Italy's Eco Mafia: Mafia Are Cashing in on Toxic Dumping and Other Environmental Crimes
MacDonald, Christine, E Magazine
When you think mafia, cocaine trafficking or loan sharking may come to mind. But groups such as Italy's ruthless 'Ndrangheta crime syndicate have expanded activities to include toxic waste handling and natural resources trafficking. Yes, the mafia has "gone green" but not in a good way.
In Italy alone, mafia groups committed more than 30,000 environmental crimes in 2010, according to the Italian environmental group Legambiente. They include trafficking in exotic animals and stolen timber, running illegal slaughterhouses and schemes to redirect water resources. One mafia family even tried to elbow into the wind farm business. But toxic dumping has proved a growth industry despite increased law enforcement scrutiny in recent years.
"It's largely recognized that up to 30% of the total waste generated in Italy may be handled by organized crime--30 million or 40 million metric tons a year," says Roberto Ferrigno, a waste-management consultant and former Greenpeace campaigner.
Since mafia groups allegedly first started dabbling in toxic waste a few decades ago, mafia watchers at Interpol and the U.S. Department of Justice say it's evolved into a globalized business. Besides the human and habitat harm, the illegal waste trafficking feeds corruption and strengthens criminal gangs in countries on both the shipping and receiving ends.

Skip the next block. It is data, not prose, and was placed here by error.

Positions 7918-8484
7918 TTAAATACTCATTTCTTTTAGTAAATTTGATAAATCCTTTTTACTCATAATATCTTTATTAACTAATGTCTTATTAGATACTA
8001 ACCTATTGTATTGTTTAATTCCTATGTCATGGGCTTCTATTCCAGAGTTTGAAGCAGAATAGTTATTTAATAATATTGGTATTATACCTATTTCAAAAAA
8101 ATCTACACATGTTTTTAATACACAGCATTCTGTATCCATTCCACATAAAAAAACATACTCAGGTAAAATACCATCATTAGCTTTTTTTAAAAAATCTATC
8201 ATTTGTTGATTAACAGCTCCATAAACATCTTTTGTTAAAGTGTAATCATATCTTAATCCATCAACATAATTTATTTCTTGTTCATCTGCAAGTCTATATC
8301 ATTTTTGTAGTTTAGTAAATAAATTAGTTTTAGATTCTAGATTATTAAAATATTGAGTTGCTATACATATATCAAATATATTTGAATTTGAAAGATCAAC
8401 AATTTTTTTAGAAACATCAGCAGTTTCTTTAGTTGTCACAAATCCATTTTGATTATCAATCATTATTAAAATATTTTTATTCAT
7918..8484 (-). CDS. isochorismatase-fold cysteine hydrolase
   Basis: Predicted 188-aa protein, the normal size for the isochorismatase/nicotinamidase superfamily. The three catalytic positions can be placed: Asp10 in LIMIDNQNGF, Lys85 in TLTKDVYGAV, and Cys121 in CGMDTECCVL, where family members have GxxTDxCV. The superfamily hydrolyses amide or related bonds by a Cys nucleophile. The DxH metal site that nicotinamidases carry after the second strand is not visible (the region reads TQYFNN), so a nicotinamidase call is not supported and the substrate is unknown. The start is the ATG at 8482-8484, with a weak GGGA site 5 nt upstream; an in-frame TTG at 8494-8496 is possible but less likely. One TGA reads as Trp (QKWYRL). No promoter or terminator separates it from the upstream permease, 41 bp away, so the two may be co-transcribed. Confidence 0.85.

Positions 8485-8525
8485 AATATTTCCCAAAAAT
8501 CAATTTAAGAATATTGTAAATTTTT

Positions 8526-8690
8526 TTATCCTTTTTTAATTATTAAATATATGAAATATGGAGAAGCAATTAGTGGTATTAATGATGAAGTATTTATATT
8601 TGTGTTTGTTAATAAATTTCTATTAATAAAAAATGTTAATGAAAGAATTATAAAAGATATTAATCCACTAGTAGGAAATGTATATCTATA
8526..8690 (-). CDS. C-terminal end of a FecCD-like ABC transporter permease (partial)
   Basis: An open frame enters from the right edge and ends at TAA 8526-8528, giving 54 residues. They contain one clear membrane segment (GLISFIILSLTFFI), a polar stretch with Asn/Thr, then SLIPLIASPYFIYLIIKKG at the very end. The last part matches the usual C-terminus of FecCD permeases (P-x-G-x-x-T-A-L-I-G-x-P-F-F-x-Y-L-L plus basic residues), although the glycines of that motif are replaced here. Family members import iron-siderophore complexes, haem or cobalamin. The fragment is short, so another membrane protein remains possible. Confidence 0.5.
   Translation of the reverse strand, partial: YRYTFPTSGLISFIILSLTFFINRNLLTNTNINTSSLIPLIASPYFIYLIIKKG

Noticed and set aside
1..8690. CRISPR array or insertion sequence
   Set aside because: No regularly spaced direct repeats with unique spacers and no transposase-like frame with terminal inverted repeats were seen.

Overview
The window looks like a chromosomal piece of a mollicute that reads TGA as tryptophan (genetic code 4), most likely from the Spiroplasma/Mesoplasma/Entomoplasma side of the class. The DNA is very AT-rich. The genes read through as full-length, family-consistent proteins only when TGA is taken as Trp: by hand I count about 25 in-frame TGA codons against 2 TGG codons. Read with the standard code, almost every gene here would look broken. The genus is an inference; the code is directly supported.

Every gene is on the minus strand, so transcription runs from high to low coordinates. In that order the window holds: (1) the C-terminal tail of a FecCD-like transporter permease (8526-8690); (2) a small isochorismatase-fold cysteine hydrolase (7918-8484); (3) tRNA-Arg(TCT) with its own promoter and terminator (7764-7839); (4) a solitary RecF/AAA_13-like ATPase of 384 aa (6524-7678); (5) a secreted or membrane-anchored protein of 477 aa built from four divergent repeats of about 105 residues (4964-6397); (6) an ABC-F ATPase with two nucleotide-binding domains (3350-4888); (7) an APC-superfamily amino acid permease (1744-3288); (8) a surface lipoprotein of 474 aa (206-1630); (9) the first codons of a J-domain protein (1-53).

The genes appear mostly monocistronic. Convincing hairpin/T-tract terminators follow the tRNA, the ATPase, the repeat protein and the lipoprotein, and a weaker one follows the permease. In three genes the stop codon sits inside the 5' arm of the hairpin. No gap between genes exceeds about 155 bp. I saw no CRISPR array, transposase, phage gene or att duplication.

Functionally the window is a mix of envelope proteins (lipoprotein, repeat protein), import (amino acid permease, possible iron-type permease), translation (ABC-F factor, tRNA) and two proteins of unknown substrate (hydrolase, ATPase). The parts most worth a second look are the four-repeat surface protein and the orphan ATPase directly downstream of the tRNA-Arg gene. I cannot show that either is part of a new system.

Legambiente estimates that business in illegal toxic waste dumping on Italian farmland and beneath construction buildings totals more than $26 billion per year. Worldwide, meanwhile, the United Nations Office on Drugs and Crime says the illicit commodities trade--including profits from toxic waste dumping and natural resources plunder, as well as trafficking in people, arms and counterfeit goods--is worth an annual $130 billion. That's more than combined annual cocaine and heroin sales.
At the bustling port of Antwerp in Belgium, where Ferrigno is based, officials acknowledge that they lose track of one in every four cargo containers carrying waste. Even as countries have strengthened their laws against unsafe disposal and stepped up enforcement, mafia groups have consolidated their grip on the industry in Italy and elsewhere--often by acquiring legitimate waste management companies and using ties to local governments to expand further into the trash trade. Recent law enforcement reports conclude that the groups are capitalizing on "synergies" with their more traditional drug, guns and human trafficking operations.
Michele Polo, an economics professor at Milan's Bocconi University, told Reuters last year that Italy's organized criminal groups have also infiltrated the construction, logistics, hospitality, retail and wholesale commerce trades. Illicit trade routes move industrial slag and toxic waste from European factories and hospitals to Africa, where they are illegally dumped. …